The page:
India, a country which will never fail to wow you with its diverse culture, old monuments, and stunning architecture. But one more thing we Indians are famous with are our delicious mouthwatering sweets.
If you want to join me on this journey of experiencing sugary delightful sweets aka mithai from numerous locations across India keep reading this blog!
It is no secret that we Indians have a sweet taste and many tourists travel only to participate in a gourmet tour, see various food locations, and encounter the delectable cuisine of multiple areas.
This list includes treats from various sections of India, representing different cultures and beliefs. Prepare yourself for a diabetical and exciting culinary adventure.
Let’s start with Gulab jamun, a soft delicious berry sized ball made with milk solids, flour & a leavening agent. These are soaked in rose flavored sugar syrup. If you eat one, you will end up wantting to eat them again and again!
Gulab Jamun has a brownish tint and may be eaten hot or cold, according to your preference.
Place of Origin: Its origins are in Punjab, Jammu & Kashmir, Haryana, Himachal Pradesh, Uttar Pradesh, and Uttarakhand, where it is a common accompaniment at festivities and celebrations.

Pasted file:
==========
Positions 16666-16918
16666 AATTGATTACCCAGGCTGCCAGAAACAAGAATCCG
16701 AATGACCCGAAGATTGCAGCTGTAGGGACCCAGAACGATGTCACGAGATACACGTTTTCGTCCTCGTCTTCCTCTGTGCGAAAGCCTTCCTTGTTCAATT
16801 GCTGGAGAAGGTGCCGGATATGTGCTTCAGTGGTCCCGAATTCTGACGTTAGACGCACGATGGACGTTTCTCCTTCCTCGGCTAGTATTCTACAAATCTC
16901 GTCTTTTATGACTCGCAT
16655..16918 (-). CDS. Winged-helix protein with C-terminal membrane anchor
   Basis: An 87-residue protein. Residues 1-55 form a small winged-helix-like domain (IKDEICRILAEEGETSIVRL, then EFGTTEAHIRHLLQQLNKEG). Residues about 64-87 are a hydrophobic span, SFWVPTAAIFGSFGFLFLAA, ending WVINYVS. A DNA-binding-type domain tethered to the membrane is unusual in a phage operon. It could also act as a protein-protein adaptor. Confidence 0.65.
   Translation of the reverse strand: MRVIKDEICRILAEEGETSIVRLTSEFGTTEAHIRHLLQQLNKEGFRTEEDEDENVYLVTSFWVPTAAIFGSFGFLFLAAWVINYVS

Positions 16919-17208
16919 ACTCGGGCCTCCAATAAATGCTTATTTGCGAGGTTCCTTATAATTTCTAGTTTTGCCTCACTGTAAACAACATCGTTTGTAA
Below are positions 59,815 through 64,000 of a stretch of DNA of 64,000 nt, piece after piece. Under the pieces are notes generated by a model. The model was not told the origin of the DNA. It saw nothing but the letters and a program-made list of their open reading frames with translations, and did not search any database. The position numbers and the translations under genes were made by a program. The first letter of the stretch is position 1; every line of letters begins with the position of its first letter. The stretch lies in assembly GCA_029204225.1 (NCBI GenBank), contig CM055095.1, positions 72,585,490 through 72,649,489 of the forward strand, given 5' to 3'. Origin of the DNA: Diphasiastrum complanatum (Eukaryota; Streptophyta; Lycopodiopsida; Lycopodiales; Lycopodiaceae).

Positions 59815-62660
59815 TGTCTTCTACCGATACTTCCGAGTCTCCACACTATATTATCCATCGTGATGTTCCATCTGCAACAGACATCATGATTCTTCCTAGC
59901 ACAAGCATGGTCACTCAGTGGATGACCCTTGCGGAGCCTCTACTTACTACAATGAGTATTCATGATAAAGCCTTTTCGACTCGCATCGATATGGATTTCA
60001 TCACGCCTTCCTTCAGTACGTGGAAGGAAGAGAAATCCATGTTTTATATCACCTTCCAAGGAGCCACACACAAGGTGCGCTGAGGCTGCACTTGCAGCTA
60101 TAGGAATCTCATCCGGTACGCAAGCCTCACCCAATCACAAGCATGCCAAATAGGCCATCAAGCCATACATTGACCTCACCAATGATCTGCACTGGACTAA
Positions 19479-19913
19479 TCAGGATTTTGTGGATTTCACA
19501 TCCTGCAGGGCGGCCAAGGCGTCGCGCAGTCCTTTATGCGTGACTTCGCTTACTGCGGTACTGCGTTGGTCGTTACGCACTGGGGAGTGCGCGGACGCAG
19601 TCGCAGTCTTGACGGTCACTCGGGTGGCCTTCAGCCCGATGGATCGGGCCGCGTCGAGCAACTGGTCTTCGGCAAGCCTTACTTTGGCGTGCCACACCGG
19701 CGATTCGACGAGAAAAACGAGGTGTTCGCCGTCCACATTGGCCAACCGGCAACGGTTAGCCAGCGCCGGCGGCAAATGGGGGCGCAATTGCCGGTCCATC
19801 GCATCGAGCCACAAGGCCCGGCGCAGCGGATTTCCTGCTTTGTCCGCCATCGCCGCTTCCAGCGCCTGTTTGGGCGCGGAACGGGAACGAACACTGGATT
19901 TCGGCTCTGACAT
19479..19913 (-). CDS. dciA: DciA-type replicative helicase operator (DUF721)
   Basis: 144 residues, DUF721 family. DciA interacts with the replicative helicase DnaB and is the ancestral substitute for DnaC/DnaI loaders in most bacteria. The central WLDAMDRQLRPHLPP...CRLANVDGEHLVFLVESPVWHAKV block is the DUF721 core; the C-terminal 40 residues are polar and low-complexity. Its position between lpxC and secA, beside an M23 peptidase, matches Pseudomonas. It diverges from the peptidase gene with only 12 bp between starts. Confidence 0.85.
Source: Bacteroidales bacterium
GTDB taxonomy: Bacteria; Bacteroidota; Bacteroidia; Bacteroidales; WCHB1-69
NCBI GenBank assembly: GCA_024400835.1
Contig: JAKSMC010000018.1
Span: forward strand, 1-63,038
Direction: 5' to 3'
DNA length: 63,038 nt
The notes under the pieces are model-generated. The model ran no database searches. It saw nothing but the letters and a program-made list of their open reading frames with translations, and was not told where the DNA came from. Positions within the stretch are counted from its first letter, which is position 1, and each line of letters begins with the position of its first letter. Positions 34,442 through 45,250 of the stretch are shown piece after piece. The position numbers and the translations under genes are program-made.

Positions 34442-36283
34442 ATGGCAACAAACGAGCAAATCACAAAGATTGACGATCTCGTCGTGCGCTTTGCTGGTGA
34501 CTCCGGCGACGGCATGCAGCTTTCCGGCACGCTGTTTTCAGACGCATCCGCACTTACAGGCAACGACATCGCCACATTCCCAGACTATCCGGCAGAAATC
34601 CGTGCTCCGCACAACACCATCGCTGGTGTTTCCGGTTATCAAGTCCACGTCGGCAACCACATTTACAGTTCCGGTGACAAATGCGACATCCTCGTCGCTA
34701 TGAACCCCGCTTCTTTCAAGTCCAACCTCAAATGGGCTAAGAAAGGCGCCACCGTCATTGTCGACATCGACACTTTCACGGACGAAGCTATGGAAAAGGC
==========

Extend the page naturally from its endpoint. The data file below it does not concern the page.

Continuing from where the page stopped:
Let’s talk about the Indian version of Ice Cream, “Kulfi”!
Extremely popular among teenagers and young adults, it's created with whole milk, powdered sugar, cardamom powder, and comes in delectable flavors like strawberry, mango, Kesar, raisins, and almonds.
Kulfi is rich and creamy, and it comes in clay pots or on popsicle sticks. It's simple for you to make, typically done at home during parties, marriage ceremonys and festivals.
You need to take the molds out of the freezer 10-15 minutes before serving. It is just to enable the kulfi to melt somewhat. We Indians like that dripping Kulfi and we believe that it adds to a layer. You can also add toppings like ground cardamom, saffron, or pistachios according to your preferences and flavored touch. Falooda (vermicelli noodles) is also sometimes served with kulfi.
Place of origin: India during the Mughal period